Brent crude and WTI prices slipped on Tuesday after the International Energy Agency (IEA) warned that oil prices may decline as stocks continue to increase this year.
U.S. crude futures closed down $2.84, at $50.02 a barrel after hitting a session low of $49.91 a barrel.
Brent crude fell about $2 to $56 a barrel, ending a three-day rally. The benchmark gained more than 9 percent last week, its biggest weekly rise since February 2011.
Oil stocks held by countries in the Organisation for Economic Cooperation and Development may come close to the all-time high of 2.83 billion barrels in the middle of 2015, said the IEA, which advises the West on energy policy.
"Despite expectations of tightening balances by end-2015, downward market pressures may not have run their course just yet," the IEA said in a monthly report.
Vitol chief Ian Taylor, speaking at the International Petroleum Week industry conference, said he expected a "dramatic" build in oil stocks over the next few months but that supply and demand in the oil market would move into balance in the second half of this year.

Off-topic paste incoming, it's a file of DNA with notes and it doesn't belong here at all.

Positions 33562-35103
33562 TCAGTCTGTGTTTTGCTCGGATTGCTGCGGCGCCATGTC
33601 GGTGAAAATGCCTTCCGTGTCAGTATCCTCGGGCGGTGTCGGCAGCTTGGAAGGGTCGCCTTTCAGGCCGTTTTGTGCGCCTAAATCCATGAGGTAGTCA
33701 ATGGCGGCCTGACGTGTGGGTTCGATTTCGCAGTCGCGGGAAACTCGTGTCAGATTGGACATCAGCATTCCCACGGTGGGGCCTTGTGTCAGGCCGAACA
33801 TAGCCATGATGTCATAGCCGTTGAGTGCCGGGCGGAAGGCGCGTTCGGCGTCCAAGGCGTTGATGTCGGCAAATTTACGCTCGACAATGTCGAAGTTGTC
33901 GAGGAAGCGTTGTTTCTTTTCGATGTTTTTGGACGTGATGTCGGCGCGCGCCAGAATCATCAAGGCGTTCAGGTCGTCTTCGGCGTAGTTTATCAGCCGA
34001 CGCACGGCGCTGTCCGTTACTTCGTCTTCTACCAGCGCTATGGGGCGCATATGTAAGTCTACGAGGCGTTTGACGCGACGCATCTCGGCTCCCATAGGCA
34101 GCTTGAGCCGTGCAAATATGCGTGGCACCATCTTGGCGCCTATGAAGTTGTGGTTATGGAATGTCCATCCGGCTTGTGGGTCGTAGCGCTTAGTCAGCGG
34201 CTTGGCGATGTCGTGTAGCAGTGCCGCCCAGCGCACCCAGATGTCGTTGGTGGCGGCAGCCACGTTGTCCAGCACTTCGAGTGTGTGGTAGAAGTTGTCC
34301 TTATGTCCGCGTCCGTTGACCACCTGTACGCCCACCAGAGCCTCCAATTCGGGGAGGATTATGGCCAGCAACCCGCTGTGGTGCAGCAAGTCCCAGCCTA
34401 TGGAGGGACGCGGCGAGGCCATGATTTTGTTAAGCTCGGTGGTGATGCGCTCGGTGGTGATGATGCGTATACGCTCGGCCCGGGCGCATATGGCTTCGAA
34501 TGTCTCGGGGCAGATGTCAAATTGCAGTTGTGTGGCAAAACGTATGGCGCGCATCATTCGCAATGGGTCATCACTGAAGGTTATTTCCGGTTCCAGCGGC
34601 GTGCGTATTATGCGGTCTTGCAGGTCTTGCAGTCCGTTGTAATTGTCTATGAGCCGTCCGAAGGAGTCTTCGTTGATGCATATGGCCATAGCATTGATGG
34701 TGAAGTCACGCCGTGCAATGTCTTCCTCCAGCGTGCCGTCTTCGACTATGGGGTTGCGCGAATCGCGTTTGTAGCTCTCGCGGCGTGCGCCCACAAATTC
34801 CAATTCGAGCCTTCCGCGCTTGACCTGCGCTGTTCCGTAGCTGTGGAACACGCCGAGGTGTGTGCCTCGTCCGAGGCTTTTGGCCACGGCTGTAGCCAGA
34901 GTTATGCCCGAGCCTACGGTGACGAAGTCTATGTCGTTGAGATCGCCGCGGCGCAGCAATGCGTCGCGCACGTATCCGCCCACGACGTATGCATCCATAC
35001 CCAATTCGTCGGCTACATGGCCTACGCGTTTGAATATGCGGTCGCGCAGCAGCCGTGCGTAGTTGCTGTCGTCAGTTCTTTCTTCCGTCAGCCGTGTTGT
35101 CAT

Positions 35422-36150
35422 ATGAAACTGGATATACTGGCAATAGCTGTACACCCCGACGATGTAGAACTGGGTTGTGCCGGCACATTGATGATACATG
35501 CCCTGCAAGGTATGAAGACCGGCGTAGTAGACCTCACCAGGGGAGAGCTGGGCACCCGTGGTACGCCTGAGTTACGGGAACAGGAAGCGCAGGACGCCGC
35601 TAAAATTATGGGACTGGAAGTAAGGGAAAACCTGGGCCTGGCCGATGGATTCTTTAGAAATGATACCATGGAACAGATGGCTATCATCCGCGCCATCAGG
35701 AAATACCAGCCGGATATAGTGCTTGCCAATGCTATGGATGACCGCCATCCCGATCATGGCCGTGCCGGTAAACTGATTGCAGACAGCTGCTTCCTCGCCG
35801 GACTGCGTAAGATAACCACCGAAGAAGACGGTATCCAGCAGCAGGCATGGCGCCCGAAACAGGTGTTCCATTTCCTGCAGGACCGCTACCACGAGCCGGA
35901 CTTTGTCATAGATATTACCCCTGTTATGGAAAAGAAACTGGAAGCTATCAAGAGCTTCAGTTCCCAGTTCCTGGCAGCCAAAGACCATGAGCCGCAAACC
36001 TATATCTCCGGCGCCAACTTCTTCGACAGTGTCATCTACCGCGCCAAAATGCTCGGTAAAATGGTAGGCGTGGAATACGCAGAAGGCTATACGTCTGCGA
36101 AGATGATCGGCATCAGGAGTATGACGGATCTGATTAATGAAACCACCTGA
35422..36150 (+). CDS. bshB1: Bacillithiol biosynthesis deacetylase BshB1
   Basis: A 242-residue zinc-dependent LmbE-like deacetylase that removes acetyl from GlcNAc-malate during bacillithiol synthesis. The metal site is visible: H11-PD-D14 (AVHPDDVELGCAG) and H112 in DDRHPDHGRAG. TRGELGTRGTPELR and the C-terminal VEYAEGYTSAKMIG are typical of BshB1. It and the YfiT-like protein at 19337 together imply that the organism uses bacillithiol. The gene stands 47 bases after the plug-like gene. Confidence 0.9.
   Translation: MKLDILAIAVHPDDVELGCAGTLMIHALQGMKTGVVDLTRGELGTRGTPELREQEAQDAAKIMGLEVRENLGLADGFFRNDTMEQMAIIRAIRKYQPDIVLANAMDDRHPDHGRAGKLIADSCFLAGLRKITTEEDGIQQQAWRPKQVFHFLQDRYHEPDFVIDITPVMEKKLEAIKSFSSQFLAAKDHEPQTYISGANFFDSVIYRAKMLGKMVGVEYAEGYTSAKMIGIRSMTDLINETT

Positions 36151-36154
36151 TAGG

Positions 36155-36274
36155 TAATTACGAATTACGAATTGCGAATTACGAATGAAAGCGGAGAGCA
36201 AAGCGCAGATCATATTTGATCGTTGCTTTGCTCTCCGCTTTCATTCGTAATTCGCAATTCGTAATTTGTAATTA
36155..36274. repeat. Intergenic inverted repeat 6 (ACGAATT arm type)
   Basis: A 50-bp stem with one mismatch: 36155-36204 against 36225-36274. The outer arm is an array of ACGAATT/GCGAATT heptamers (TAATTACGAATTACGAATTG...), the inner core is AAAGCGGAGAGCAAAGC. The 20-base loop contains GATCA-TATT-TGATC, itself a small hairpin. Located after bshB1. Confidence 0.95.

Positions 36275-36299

China's consumer inflation hit a five-year low for January, raising worries about oil demand in the world's second-largest economy.
"Economic activity is slowing, especially in heavy industry and that inevitably weighs on commodities," Michal Meidan, director of independent consultancy China Matters, said in the Reuters Global Oil Forum.
Oil prices received a boost on Monday after a monthly report by the Organization of the Petroleum Exporting Countries (OPEC) raised the forecast for 2015 demand for its oil to 29.2 million barrels per day (bpd), up 430,000 bpd from an earlier forecast.
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The IEA's medium-term report released on Tuesday predicted demand for OPEC oil would hold at 29.4 million bpd this year, and said U.S. shale oil output growth would pause before regaining momentum.
U.S. crude snapped three days of gains after a preliminary survey showed that U.S. commercial crude stockpiles likely hit a record high last week.
"Another report of strong builds in inventories in this week's EIA market report could halt oil's rally," ANZ bank said on Monday, referring to the U.S. Energy Information Administration's stockpiles data release due on Wednesday.
Elsewhere, Libya's Hariga port has reopened after guards ended a strike over salary payments, and the terminal will start loading tankers once better weather allows, a facility spokesman said.